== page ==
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Zambia’s President Edgar Lungu said he would seek parliament’s approval for declaring a state of threatened emergency in Africa’s second-biggest copper producer, as a political crisis deepens in the country.

In a national address on Wednesday, Mr Lungu said that a spate of suspicious fires at public buildings were leading to a situation “which, if allowed to continue, may lead to a state of public emergency,” forcing him to invoke measures under the constitution.

Mr Lungu said that the perpetrators of attacks including a fire at the country’s biggest market in the capital, Lusaka, were trying to undermine his government. “I will not tolerate this lawlessness,” he added.

Mr Lungu said he would table his proclamation for approval in parliament, where his ruling Patriotic Front has a majority as several MPs of the opposition UPND are suspended.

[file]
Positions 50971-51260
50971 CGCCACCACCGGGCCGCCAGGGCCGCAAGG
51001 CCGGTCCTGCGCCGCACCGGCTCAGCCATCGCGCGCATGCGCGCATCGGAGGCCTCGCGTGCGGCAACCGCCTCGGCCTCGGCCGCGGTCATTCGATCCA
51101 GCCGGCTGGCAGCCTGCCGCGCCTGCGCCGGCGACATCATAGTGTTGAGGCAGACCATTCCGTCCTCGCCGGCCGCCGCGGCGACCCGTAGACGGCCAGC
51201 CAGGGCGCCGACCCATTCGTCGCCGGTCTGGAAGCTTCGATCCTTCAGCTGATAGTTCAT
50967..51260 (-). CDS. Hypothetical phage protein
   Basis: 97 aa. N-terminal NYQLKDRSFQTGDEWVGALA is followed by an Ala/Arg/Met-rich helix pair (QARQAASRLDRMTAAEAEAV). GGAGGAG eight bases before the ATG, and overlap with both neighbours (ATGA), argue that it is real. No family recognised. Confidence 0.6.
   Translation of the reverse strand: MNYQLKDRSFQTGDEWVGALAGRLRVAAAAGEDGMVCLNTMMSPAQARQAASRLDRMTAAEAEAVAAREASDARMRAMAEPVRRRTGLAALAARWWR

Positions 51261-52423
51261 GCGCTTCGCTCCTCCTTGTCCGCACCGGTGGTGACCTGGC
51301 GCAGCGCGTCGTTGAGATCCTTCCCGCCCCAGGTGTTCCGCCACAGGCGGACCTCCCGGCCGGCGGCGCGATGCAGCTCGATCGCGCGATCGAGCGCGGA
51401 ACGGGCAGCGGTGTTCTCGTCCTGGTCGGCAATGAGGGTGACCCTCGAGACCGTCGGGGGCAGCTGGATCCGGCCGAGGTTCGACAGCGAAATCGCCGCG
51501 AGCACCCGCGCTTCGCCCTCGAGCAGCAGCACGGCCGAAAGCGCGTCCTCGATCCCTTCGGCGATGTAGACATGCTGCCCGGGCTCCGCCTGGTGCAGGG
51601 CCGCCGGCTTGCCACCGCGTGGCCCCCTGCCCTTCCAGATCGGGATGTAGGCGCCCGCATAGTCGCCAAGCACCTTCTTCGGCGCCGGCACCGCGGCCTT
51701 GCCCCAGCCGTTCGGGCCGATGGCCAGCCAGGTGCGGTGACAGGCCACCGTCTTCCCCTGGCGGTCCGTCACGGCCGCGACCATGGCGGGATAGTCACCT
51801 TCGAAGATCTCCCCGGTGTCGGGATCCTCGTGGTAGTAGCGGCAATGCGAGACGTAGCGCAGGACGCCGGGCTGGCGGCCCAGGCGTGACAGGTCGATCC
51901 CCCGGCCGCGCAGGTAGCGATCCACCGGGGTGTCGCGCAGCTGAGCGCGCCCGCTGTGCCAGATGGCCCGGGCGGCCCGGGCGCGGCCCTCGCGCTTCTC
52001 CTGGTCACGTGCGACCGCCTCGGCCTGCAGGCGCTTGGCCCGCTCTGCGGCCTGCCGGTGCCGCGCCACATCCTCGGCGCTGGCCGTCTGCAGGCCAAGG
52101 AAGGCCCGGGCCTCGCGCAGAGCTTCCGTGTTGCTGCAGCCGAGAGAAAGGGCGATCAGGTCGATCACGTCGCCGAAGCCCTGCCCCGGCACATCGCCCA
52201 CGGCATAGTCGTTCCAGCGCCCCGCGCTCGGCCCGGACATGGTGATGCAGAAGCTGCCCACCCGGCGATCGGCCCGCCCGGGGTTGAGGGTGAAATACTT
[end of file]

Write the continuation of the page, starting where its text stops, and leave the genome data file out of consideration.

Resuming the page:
Zambia, long established as one of southern Africa’s most stable democracies, has been in worsening crisis since Mr Lungu’s narrow victory in elections last year was disputed by his rival Hakainde Hichilema, the UPND leader.

Earlier this year Mr Hichilema was charged with treason and jailed after an incident where his motorcade allegedly refused to give way to Mr Lungu’s convoy. His trial continues.

Tensions are also increasing as Zambia’s economy has come under pressure from weakness in copper prices, with the government currently negotiating an IMF loan.

Copyright The Financial Times Limited 2017. All rights reserved.
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